FEB 24, 2022 12:00 PM PST

The Formation of Brown Dwarfs

A recent study published in the Monthly Notices of the Royal Astronomical Society: Letters presents the first detection of a special methane (CH4) compound – deuterated methane, CH3D– outside the solar system. Deuterated methane, also known as methane with “heavy hydrogen,” is a stable isotope of hydrogen, whose atomic nucleus is composed of a proton and a neutron. Hydrogen atoms usually contain no neutrons in their nuclei.

Astronomers at Ludwig Maximilian University of Munich (LMU) were curious to learn if the gas and dust that make up proto-brown dwarfs, brown dwarfs that are in the process of formation, resembles the composition of the youngest proto-stars. This information could be the key to understanding the formation of brown dwarfs, which astronomers currently debate could just be a scaled-down version of the way stars are formed.

This is an image of a nebula in Serpens, the region in the sky in which the team at Ludwig Maximilian University of Munich (LMU) discovered deuterated methane in a proto-brown dwarf. Credit: European Southern Observatory

Brown dwarfs are hydrogen-rich objects that are too big to be planets and too small to be stars. They are often called “failed stars” because they do not have enough mass to ignite hydrogen nuclear reactions in their cores. Proto-brown dwarfs are still in their early formation stages and only a few thousand years old. Historically, methane – a simple and stable gas molecule (CH4) – has been instrumental in studying the properties of the oldest brown dwarfs in our galaxy (e.g., several hundred million to billions of years old). Unfortunately, because proto-brown dwarfs are very cold and dense, they must be studied in millimeter wavelengths, where methane has no spectral signature because of its molecular symmetry. Thus, deuterated methane must be used to observe brown dwarfs because they do have a spectral signature in the millimeter regime.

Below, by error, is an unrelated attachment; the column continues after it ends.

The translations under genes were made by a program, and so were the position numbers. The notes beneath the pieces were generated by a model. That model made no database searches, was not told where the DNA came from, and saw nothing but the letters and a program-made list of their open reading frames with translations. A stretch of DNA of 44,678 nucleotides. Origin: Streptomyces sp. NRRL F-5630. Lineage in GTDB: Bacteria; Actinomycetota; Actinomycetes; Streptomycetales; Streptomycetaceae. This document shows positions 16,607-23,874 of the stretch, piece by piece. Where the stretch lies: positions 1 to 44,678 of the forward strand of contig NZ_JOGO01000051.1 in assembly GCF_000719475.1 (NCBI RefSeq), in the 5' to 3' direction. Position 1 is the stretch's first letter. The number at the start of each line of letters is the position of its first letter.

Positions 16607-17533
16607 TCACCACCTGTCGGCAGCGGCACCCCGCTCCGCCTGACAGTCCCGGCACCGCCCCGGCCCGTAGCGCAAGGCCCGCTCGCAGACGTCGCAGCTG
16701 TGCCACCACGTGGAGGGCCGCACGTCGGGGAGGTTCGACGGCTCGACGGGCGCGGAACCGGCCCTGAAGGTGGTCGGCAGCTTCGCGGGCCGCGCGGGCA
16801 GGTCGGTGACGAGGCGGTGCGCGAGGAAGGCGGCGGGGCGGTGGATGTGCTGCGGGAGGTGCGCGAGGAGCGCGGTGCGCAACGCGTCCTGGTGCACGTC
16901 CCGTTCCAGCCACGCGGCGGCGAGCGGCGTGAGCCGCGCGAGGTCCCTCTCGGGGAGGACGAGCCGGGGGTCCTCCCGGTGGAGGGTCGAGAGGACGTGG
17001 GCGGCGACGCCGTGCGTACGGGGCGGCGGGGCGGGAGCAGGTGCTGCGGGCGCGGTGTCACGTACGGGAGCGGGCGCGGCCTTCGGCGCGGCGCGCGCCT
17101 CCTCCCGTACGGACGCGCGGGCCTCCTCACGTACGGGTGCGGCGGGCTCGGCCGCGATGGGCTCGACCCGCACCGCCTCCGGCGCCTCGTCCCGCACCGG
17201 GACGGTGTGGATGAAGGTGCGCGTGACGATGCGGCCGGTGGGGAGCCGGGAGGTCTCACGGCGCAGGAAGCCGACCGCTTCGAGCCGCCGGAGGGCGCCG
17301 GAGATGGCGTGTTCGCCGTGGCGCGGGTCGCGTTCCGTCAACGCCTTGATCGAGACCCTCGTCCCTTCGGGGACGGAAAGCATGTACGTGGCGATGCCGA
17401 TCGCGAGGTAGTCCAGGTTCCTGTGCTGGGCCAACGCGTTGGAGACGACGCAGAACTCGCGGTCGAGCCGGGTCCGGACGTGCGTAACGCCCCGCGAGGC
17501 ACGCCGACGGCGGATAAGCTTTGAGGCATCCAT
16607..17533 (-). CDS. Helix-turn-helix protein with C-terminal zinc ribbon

According to current theories, proto-brown dwarfs are much cooler (approximately 10 Kelvin or less – or less than -440 degrees Fahrenheit) and less dense than proto-stars. The detection of deuterated methane is especially puzzling because these molecules are more favorably produced when there is “warm” gas present (i.e., 20-30 Kelvin), according to our current understanding of chemistry. Therefore, a significant fraction of the gas present in proto-brown dwarfs must be warmer than 10 Kelvin or the deuterated methane would not be able to be formed. Deuterated methane has only been tentatively detected in one proto-star thus far, whereas the team has already detected it in 3 proto-brown dwarfs. This suggests that proto-brown dwarf formation must be different from proto-star formation, since proto-brown dwarfs exhibit a rich, warm organic chemistry, unlike proto-stars.

Sources: Ludwig Maximilian University of Munich

About the Author
PhD in Astrophysics
I'm a stellar astrophysicist by training with a passion for formal and informal education and diversity and inclusion in STEM. I love to take a humanistic approach to my work and firmly believe that all of humanity is united under one sky.
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